UNITED STATES COURT OF APPEALS FOR THE THIRD CIRCUIT.
filed: May 25, 1960.
FRANCIS G. BRAGEN
HUDSON COUNTY NEWS COMPANY, INC.
Opinion of the Court
KALODNER, Circuit Judge: Was there, in this action for treble damages for alleged violations of the Sherman Anti-Trust Act,*fn1 a genuine issue as to a material fact which, under well-settled principles, precluded an entry of summary judgment?
That is the critical issue presented by this appeal from the Order of the District Court for the District of New Jersey granting defendant's motion for summary judgment.*fn2
The parties to this action are plaintiff, Francis G. Bragen, who has operated a small retail store in Jersey City, Hudson County, New Jersey, since 1952, vending, among other things, newspapers, magazines, comic books and various other books ("publications"), and defendant Hudson County News Company, Inc. ("Hudson"), since 1957 sole wholesale distributor of publications in Hudson County.
In his Complaint Bragen alleged that Hudson "by means of agreements, contracts and understandings and conspiracies with publishers of newspapers, magazines, paper-covered books and other publications and with other wholesale distributors of same outside of Hudson County, New Jersey, is enabled to and does in fact monopolize the distribution of the aforementioned newspapers, magazines, books and publications in Hudson County, New Jersey", and, "As a result of its monopoly of the wholesale distribution . . . as aforesaid, the defendant is enabled to and does in fact determine by whom, in what manner and under what conditions the people of Hudson County, New Jersey, may obtain access to the aforesaid published material"; "By reason of its aforesaid monopoly, defendant is enabled to and does in fact compel retail newsdealers to accept for resale published material which is obscene, lascivious, and offensive to morality and good taste, as a condition upon which defendant will supply said retailers with other and morally wholesome publications", and, "By reason of its aforesaid monopoly, defendant is enabled to and does in fact compel retail newsdealers to accept for resale published material which said retailers have not ordered and which said retailers cannot sell or which they do not wish to sell, as a condition upon which defendant will supply said retailers with publications which they desire, a practice commonly known as 'tie-in-selling'." The Complaint also alleges that the publishing business and wholesale and retail distribution of publications are in interstate commerce; further, no retail dealer can ply his business in Hudson County without being supplied by Hudson; that Hudson cut off all his supplies because of plaintiff's rejection of "tie-in" publications which he had not ordered and refused to vend, and, that thereupon publishers, and wholesalers outside Hudson County, had refused to supply him when requested to do so "without the consent" of Hudson.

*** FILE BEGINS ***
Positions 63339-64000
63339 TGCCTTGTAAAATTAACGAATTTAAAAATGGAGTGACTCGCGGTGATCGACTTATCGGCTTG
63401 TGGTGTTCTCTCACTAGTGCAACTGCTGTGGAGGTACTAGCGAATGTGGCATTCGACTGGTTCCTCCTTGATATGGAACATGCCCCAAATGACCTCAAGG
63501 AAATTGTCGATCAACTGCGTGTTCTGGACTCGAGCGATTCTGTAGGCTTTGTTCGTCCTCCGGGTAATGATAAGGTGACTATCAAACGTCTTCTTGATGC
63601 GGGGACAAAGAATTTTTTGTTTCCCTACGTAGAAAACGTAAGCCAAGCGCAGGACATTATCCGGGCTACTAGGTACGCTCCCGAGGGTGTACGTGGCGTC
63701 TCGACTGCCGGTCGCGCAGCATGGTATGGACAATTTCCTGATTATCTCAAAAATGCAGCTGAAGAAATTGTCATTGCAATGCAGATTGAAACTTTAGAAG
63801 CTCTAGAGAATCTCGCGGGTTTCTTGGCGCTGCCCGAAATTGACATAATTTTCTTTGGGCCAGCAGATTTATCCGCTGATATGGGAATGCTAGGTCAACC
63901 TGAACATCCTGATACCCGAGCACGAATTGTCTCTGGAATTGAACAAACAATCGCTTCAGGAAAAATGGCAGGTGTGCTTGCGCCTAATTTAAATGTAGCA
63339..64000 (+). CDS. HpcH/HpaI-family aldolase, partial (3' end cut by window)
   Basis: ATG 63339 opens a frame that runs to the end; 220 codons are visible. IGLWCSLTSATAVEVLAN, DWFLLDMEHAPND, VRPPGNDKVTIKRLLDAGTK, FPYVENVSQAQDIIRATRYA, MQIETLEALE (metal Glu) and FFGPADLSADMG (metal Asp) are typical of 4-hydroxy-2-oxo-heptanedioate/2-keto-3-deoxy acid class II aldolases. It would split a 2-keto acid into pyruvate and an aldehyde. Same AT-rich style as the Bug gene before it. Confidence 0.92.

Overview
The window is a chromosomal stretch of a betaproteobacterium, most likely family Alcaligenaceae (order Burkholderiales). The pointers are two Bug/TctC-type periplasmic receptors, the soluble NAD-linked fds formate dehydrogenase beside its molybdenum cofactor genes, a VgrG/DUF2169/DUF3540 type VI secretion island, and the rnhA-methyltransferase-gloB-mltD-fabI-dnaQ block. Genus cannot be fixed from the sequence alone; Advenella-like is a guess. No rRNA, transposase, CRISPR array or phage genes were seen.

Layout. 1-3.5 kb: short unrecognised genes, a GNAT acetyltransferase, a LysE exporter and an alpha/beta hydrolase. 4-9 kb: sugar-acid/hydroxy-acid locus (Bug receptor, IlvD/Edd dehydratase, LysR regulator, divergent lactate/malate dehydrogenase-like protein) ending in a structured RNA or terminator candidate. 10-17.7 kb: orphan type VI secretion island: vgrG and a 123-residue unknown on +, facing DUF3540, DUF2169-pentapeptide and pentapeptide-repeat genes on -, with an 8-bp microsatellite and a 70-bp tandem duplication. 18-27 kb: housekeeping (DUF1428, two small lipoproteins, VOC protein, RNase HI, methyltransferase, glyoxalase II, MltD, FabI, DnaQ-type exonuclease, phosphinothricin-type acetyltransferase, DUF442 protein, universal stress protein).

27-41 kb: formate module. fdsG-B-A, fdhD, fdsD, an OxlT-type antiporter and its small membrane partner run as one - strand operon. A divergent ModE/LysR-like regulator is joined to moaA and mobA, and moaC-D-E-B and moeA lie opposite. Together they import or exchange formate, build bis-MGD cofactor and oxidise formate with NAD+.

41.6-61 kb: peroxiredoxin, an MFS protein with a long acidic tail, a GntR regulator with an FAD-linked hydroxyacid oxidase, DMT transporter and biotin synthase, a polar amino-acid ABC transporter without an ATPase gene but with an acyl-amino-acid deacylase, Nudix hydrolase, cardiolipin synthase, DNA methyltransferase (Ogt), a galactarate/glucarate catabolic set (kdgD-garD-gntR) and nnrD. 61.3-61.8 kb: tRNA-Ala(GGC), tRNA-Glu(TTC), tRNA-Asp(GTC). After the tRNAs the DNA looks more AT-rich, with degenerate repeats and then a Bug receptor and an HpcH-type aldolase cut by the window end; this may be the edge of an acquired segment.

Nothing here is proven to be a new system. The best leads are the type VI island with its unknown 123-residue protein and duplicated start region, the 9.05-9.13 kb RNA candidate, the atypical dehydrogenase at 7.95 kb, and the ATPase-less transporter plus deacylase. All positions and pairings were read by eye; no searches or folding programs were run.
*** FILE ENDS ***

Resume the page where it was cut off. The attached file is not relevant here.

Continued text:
Hudson, in its Answer to the Complaint, admitted the allegation as to interstate commerce but denied all others. Further, Hudson, in depositions of its president and general manager, denied the existence of the alleged monopoly or "tie-in-sales" although it admitted that Bragen had at times received unordered publications in consonance with practices not unknown in the general custom of the trade. In these depositions Hudson maintained that the real dispute between the parties was a "debt" of $126.19 owed to it by Bragen as a "service charge" and that upon its payment it was ready to resume doing business with him.